Early electrotherapy tended to consist of randomly applying various forms of electricity to the body - for example direct electric shock treatments. Later, more sophisticated methods were developed, although the old forms were never totally abandoned. Because a lot of early experiments and machines were very ill advised, dangerous and simply had no proper scientific foundation or reasoning behind them, and because unscrupulous vendors saw an opportunity to sell all kinds of ridiculous "miracle cure" devices, electrotherapy became known as an area of "quackery" or pseudoscience. Unfortunately, the bad reputation gained in this way convinced a lot of people (particularly the mainstream medical establishment) that there was never any proper basis for it at all and that all subsequent attempts to develop electrotherapeutic methods were just revivals of earlier quackery and not worthy of any investigation or serious consideration at all. To a degree, I believe they were right. Even today, many electrotherapeutic devices are produced and sold with ridiculous and unproveable claims to the effect that they can cure anything. Some devices are probably dangerous. Most such devices rely on pseudoscientific explanations as to how they work and very little proper scientific research has been done into what effects they may have (if any).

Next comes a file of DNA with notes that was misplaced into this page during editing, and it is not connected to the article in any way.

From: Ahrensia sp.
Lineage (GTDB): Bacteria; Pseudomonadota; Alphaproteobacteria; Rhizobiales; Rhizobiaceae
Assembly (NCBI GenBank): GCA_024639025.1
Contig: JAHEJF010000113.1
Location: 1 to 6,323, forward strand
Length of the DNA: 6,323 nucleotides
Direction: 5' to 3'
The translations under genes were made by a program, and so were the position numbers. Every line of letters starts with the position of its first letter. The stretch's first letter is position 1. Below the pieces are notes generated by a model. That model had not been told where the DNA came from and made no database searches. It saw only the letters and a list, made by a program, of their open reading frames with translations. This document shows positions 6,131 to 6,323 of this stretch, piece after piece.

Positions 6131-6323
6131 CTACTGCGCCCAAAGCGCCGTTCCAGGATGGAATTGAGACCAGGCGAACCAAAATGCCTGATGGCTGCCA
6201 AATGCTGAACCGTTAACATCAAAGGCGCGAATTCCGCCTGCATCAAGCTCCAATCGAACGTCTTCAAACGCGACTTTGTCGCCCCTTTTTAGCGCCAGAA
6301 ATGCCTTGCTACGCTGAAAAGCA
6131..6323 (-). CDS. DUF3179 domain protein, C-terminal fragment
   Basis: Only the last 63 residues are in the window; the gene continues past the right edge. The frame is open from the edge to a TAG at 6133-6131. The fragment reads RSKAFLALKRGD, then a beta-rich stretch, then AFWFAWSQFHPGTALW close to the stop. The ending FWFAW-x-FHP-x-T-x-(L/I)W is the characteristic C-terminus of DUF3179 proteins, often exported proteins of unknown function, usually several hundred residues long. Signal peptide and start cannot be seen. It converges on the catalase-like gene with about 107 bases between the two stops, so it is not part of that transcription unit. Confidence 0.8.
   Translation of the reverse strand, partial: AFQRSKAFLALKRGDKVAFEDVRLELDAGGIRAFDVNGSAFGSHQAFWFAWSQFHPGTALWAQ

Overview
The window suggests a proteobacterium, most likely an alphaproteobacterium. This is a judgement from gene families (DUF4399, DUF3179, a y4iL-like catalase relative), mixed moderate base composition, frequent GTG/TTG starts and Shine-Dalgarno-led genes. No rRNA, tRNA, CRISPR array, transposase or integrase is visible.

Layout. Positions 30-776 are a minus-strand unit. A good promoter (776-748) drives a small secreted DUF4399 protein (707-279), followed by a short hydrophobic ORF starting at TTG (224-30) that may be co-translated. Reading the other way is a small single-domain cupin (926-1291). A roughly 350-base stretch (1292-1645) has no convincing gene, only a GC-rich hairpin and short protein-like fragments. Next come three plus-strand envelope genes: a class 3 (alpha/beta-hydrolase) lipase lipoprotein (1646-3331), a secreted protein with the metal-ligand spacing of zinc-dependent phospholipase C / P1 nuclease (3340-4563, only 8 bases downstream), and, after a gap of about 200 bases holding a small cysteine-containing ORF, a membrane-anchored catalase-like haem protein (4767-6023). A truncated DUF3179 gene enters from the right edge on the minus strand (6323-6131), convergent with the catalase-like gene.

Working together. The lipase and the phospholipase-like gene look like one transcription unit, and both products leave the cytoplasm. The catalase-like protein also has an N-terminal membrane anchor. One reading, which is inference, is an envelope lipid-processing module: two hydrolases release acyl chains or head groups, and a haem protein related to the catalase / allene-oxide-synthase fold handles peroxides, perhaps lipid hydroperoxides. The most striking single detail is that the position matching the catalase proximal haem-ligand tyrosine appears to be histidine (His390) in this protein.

Having said that however, I personally believe that some electrotherapies can be effective and really are capable of helping alleviate at least the symptoms of major diseases, if not curing them outright. The problem is that mainstream scientists are usually "turned off" from researching them properly because of the ever-present quackery associated with them. Because of this, proper scientific research is not being done (at least to the extent that the field deserves) and the people who are doing research are often private individuals with limited resources and equipment, and even in many cases, scientific training. So actual, provable results are few and far between and very often do not meet proper, objective scientific criteria.